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Op Eds

Toxic Networking and the Wolves of Harvard

By Maia Patel-Masini, Crimson Opinion Writer
Maia Patel-Masini ’25, a Crimson Editorial Editor, lives in Kirkland House.

Little Red Riding Hood is a story many of us grew up with; a naive girl in her famed red hood sent off to deliver goodies to her sick grandma gets tricked and eaten by a wolf. Our parents thus instructed us to not be dumb and beware of strangers, or else we would be the next Little Red.

But is it right to blame her for talking to the wolf?

It seems as though she felt pressured to do so, as most people would have been given the presence of a literal beast blocking their path. Little Red’s story is, unfortunately, a perfect allegory for rape and the abuse of power by those in control of one’s future, like a menacing wolf or a sheep-clothed professor mentoring students.

If not becoming the next Little Red was as simple as avoiding talking to strangers on campus, then one in five women would not get sexually assaulted during college. After all, 85-90 percent of sexual assaults reported by college women are perpetrated by someone they knew, so not talking to strangers won’t cut it. This makes Harvard’s toxic networking culture so dangerous; how are we supposed to land that internship if we aren’t constantly interacting with people in power? Students are continuously placed in Little Red’s shoes when we are encouraged to naively navigate the woods of networking filled with monsters we should be able to trust.

Networking is an essential skill stressed here at Harvard. Whether through classmates or professors, there is an unwritten rule that we must expand our networks right away to be successful. Even for first-years, there’s no escaping academic advisors, upperclassmen, or the plethora of Harvard websites stressing its importance. Harvard’s culture of transactional relationships plagues our ability to prioritize our comfort zones and pushes us to strive for our best work, but not always in the best way.

There’s nothing inherently wrong with networking. However, beyond having 500-plus LinkedIn connections or being on a first-name basis with your professor, networking’s toxic nature lies in the ambiguity defining student-professor relationships. When meeting someone well-respected, women, especially, need to make an effort to stand out: express interest through a smile, offer to help before being asked, or laugh at their jokes (even if they aren’t funny). Professors know we have to do this, but the nature of power imbalances continues to leave us vulnerable to wolves waiting along our paths.

One of many wolves at Harvard is John Comaroff, whose reputation as a tenured professor was solid. He worked closely with graduate students, allegedly pressuring some to be closer with him than they wanted to.

Three of these students bravely came after Harvard’s supposed sheltering of Comaroff with a lawsuit. The graduate students described the difficulties of navigating experiences that left them feeling uncomfortable while knowing that the success of their academic endeavors hinged in large part on the support of their faculty advisors. Comaroff was the wolf blocking their paths to their goals, holding them within his claws. Their future success was contingent on his control and thus their submission. Although there are some indicators that graduate students are more likely to be sexually harassed by professors, Harvard undergrads are conditioned to practice the same toxic networking habits that lead us down the same path. Just “saying no” only works if that is a viable option, and free will is near-void when a professor has so much power over one's post-graduate success.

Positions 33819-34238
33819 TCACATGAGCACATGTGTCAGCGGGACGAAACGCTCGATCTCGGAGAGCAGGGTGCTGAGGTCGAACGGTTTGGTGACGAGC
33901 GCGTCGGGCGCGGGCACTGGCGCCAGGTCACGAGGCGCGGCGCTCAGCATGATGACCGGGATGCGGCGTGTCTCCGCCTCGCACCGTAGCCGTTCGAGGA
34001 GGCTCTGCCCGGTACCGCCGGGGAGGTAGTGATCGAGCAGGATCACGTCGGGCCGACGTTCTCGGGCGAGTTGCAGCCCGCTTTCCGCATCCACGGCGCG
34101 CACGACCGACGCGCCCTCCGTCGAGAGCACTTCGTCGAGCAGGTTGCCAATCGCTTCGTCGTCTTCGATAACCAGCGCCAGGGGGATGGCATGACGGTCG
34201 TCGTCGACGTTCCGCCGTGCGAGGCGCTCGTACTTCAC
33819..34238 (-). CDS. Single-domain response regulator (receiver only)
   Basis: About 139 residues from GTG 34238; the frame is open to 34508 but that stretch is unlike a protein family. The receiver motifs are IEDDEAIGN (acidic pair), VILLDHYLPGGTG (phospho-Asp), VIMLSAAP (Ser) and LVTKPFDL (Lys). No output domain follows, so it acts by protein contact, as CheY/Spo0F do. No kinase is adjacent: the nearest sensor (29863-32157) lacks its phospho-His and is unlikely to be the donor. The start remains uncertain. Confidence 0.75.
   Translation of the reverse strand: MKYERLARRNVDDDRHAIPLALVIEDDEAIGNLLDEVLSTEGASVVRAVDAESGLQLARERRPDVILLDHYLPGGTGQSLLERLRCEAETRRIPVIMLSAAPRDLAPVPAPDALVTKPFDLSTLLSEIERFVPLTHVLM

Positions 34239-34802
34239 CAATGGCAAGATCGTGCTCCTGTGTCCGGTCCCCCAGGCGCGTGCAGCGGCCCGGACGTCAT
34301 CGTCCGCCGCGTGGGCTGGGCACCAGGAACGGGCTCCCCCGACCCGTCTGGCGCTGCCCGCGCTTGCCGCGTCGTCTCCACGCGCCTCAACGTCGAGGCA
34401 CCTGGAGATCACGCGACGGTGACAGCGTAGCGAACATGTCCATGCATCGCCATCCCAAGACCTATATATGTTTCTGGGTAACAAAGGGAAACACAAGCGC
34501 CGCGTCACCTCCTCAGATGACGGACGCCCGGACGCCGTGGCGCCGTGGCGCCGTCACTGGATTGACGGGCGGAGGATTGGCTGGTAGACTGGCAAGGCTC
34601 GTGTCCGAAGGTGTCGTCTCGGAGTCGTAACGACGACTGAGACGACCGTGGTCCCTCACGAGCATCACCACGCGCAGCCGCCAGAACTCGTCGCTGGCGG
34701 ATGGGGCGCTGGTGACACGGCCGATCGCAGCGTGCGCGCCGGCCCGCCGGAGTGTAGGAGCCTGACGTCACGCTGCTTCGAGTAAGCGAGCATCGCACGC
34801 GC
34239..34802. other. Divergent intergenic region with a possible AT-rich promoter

There is no doubt that power dynamics within systems of academia perpetuate Little Red’s story. Little Red was not dumb. She was a girl who felt her only choice was bending to the wolf’s will, like students here at Harvard. Little Reds should never be called dumb for wolves getting the better of them. The lawsuit iterates against the disgraced professor that “students rarely speak out about harassment or sexual misconduct because when they do, they risk their education and their careers.” The complaint filed against Harvard accuses the University of accommodating this culture when hiring Comaroff, choosing to overlook the history of sexual misconduct allegations against him at the University of Chicago “even when warned about it.” It was not until the lawsuit materialized that loud, public faculty cheers for Comaroff were withdrawn and he was held accountable. Harvard’s complacency and silence normalize power imbalances and are thus responsible for endangering students.

In response to the lawsuit, 73 professors wrote how faculty should be demanding “more expedient, transparent, equitable, and independent investigative procedures” for future cases. As students, we couldn’t agree more. However, this only passively addresses the problem, as it implies there will indefinitely be more sexual misconduct cases to investigate. We must understand that the toxic networking culture at Harvard enables students to be taken advantage of and keeps us from speaking out – a truth that’s even more apparent with Comaroff back teaching at the college this fall. Toxic networking has to go, so we never have to worry about replicating Little Red’s nightmare again – however, its inherently insidious nature makes it seem like a world free of it can only exist in a fairy tale.

Maia Patel-Masini ’25, a Crimson Editorial Editor, lives in Kirkland House.

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